To read or not to read?

The question surrounding banned books

by Kathryn Pinto, staff

Is of Jan. 10, 8th graders in McMinn County, Tennes- see will no longer read “Maus”a graphic novel by Art Speigelman about his parent’s experience of the Holocaust. The recent increase in banning books begs the question: should we be doing this?

Well, no. It’s one thing to update the curriculum due to professional evaluations, but it is inappropriate to remove a book from the classroom because people think that students should not be exposed to difficult topics.

So what is a banned book? Banned books are those which someone has removed from a curriculum and or library. Amanda Workman, Shorewood librarian, explains that books are challenged by a member of the community. This is different from assessments from teachers, librarians, the author, and the publisher, which dictate a book’s age-range.

At Shorewood, “To Kill A Mockingbird” is in the process of being replaced as required reading in freshman English because it uses the N-word many times and due to its limited characterization. “The story focuses on a white savior character without the inclusion of round dynamic Black characters who can speak for themselves,” Barb Lachman, English teacher, explained.

So what makes “To Kill A Mockingbird” different from “Maus”? According to the New York Times, “Maus” has been banned because language and the depiction of a naked character were deemed too adult for children. I’ll be honest, “Maus” is a very hard book to read. But the Holocaust is difficult history. “Maus” is told from the perspective of a man deeply affected by that history. He uses language in a way that “To Kill A Mockingbird” doesn’t. Using “To Kill A Mockingbird” to talk about Southern racism is only partially useful, because it cannot genuinely represent the Black experience.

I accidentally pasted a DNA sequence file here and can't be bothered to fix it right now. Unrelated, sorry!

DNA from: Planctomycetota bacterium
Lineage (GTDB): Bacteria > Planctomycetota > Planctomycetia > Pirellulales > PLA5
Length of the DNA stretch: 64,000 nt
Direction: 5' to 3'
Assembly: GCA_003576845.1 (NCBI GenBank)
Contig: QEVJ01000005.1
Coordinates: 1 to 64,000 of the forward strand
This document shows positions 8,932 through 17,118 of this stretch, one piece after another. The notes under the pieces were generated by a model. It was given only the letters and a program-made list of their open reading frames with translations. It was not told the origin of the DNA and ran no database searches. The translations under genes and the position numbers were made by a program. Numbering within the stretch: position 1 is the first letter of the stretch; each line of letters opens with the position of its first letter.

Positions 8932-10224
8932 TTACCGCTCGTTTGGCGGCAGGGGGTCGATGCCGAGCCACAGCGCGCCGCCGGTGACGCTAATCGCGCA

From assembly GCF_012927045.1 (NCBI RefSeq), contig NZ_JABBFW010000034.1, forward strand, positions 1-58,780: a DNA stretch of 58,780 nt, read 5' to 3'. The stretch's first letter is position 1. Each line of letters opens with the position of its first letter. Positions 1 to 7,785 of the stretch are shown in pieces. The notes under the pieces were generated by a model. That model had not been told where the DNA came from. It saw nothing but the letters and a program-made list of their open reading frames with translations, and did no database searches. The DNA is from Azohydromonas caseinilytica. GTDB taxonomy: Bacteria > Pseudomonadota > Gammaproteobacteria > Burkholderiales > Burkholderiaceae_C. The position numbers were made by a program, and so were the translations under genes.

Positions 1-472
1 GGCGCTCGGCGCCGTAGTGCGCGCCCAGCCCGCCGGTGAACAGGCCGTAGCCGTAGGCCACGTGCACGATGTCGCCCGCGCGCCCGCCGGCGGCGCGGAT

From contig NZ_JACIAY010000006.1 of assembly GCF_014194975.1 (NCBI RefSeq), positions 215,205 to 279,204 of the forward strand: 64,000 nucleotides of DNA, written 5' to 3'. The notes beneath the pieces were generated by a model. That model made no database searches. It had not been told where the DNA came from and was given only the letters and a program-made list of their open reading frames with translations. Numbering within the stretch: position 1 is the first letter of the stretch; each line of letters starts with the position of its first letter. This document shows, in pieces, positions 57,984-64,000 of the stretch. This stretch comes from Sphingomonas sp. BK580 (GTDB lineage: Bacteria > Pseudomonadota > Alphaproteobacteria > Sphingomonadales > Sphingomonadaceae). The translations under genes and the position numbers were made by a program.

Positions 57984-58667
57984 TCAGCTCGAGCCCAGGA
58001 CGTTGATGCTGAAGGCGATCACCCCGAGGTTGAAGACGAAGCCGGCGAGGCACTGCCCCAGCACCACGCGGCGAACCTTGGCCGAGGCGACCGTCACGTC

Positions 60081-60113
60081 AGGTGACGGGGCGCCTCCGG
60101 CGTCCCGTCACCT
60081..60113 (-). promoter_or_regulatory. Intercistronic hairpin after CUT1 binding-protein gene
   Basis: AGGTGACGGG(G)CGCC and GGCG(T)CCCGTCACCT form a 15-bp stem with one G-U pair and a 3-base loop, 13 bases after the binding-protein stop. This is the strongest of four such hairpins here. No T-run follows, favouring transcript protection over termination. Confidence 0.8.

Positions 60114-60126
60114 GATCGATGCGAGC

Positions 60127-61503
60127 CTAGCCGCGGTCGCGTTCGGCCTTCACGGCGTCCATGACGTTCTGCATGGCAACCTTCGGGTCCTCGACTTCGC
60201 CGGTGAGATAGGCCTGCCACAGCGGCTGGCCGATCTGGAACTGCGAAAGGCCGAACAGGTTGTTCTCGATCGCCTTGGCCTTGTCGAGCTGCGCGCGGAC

Books on banned book lists often involve controversial or heavier topics. Take “The Handmaid’s Tale,” “All Boys Aren’t Blue,” or “1984” for example. These books cover religion, gender, life, government, freedom, expression, sexuality and grief.

Now we shouldn’t be picking books for school only because they are controversial. The best books are the ones that delve into what it means to be human and allow students to develop ideas around these topics. A good book makes someone think. Because of this depth, it often pushes the boundaries of existing prejudice. So books may be heavy because it matters. I hate to be the bearer of bad news: but students have to learn how to discuss difficult topics. We don’t live in a bubble. And learning civil discourse through using different viewpoints to expand knowledge and form ideas is essential. If you don’t have access to literature that facilitates that, you miss out on an opportunity for conversation.

So no, there is not a problem with a group of educators reevaluating whether a different book would better represent their students’ needs. There is a problem with people removing books because they contain societal issues. We need to have the discussions challenging books bring up to see a broader spectrum of human existence.